SET I-V Plot

Figure 4. Drain current v. drain voltage characteristics of the SET at 300 K

The drain current-voltage characteristics of the SET were measured at room temperature and are shown in figure 4. The gate bias was set to 2 V. In the figure, the solid lines shows the current of the SET, and the dashed line shows the conductance of the SET. Between the drain bias of 0 V and -0.75 V, four clear Coulomb staircases with a ~150 mV period are observed. The conductance oscillates with the increase of the drain bias with almost the same 150 mV period. The lower peaks of the conductance oscillation correspond to the flat regions of the current of the Coulomb staircase.

The Coulomb staircase shown in figure 4 may be attributed to the asymmetrical structure of the two tunneling junctions. One TiOx tunneling junction has a width of 18 nm, while the other junction is 27 nm wide. Due to this difference in junction widths, each tunneling junction has different values of conductance and capacitance, which produces the Coulomb staircase.

The height of the Coulomb steps becomes larger with larger applied drain bias. This may be attributed to the increase of the tunneling probability of the electron through the TiOx tunneling barrier. The Fowler-Nordheim tunneling current increases as the applied drain bias lowers the height of the TiOx tunneling barrier.

The drain current v. gate bias characteristics with 150 mV drain bias at room temperature exhibit clear current oscillations with a period of ~460 mV, implying a periodic Coulomb oscillation of the current. The tunneling capacitance (Ct) and gate capacitance (Cg) could be roughly estimated from the period of the Coulomb staircase and oscillation. Their values were found to be Ct = ~3.6 x 10-19 F and Cg = ~3.5 x 10-19 F. These estimated values of the capacitances coincide well with the calculated capacitances from the SET's structural parameters. These results confirm the existence of Coulomb blockade phenomena at room temperature, and are due to the small dimensions of the SET island formed by the STM nano-oxidation process.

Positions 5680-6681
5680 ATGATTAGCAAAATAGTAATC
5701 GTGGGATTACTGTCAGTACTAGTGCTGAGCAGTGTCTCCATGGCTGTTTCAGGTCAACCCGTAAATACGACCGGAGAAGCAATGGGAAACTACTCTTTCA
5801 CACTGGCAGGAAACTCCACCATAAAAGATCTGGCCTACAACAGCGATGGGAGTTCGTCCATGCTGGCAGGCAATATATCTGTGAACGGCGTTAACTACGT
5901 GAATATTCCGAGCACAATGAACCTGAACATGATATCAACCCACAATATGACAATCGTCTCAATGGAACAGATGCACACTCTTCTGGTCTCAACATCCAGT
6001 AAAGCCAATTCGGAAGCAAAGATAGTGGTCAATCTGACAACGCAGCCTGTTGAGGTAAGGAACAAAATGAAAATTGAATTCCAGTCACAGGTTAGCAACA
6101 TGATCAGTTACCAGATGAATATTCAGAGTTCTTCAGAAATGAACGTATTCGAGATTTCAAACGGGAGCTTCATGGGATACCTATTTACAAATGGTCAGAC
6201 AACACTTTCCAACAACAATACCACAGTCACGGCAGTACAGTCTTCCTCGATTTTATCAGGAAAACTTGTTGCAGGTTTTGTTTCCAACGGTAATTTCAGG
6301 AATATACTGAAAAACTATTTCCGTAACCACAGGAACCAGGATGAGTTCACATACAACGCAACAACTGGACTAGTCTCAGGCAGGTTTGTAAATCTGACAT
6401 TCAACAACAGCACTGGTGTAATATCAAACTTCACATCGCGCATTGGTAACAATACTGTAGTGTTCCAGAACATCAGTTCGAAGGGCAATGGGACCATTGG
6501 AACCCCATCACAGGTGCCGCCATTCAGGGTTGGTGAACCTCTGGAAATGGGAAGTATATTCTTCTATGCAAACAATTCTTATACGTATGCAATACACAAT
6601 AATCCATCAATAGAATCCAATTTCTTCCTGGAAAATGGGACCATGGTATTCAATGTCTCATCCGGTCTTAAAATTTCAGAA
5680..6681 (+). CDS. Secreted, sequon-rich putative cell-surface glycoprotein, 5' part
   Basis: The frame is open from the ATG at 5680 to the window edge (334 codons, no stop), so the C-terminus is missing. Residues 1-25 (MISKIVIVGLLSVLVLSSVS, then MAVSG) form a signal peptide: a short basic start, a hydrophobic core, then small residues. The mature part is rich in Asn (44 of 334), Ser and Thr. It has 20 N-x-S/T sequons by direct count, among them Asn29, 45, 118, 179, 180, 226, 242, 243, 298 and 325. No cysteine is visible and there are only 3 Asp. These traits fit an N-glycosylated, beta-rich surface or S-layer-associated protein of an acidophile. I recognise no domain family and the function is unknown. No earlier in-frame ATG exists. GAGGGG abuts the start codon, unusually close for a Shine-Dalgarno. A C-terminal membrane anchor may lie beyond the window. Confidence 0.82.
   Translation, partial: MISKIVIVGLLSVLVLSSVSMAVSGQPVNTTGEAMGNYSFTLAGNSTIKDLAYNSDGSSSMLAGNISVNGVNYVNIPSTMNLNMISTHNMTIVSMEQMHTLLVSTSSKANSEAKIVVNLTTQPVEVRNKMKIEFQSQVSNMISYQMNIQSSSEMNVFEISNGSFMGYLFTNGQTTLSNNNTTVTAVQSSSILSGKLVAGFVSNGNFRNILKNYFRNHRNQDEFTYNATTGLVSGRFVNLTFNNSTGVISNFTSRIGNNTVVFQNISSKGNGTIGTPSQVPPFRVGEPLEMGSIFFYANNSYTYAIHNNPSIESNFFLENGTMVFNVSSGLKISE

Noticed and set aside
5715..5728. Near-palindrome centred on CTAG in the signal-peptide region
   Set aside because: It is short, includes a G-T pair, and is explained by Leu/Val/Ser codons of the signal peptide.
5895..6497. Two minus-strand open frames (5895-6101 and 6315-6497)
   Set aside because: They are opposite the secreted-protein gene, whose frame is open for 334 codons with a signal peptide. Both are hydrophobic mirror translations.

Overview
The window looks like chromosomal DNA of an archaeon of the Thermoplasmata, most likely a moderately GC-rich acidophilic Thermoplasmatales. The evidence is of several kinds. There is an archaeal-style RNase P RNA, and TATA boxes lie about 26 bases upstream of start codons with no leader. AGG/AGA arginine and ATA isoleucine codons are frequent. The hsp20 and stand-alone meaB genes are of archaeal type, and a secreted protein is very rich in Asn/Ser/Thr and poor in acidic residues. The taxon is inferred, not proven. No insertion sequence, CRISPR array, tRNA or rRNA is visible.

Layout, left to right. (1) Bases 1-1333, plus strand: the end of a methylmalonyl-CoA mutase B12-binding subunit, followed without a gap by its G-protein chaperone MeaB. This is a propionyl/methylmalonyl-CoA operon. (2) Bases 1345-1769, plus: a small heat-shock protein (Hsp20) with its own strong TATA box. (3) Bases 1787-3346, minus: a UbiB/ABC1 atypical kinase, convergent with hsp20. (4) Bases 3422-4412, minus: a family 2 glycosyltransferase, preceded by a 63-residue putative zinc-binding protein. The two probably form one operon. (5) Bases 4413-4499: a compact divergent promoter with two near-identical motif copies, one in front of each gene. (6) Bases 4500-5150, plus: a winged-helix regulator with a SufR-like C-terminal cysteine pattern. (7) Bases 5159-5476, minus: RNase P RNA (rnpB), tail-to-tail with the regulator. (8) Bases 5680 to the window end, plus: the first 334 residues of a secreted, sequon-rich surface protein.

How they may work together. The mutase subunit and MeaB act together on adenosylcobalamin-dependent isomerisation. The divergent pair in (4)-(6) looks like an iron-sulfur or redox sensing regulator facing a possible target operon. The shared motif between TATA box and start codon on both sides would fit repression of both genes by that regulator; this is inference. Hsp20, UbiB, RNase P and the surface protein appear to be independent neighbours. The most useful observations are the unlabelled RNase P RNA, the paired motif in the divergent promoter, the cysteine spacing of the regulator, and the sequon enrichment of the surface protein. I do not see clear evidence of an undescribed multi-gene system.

In conclusion, we have succeeded in fabricating a room temperature- operable single electron transistor using the STM nano-oxidation process. The SET shows a Coulomb staircase with periods of 150 mV at a temperature of 300 K. The Coulomb gap and staircase observed at high temperatures are attributed to the small tunneling junction area made by the STM nano- oxidation process. The fabrication process is quite easy and could be applicable to many kinds of devices.


References

1. K. Yano, T. Ishii, T. Hashimoto, T. Kobayashi, F. Murai and K. Seki, Technical Digest of the 1993 International Electron Device Meeting, 541 (1993).

2. K. Matsumoto, S. Takahashi, M. Ishii, M. Hoshi, A. Kurokawa, S. Ichimura, and A. Ando, Extended Abstracts of the 1994 International Conference on Solid State Devices and Materials, Yokohama, Japan, 46 (1994).

3. K. Matsumoto, S. Takahashi, M. Ishii, M. Hoshi, A. Kurokawa, S. Ichimura, and A. Ando, Japanese Journal of Applied Physics 34, 2B, 1387 (1995).

4. K. Matsumoto, M. Ishii, J. Shirakashi, Y. Oka, A. Kurokawa, and S. Ichimura, Applied Physics Letters (to be published).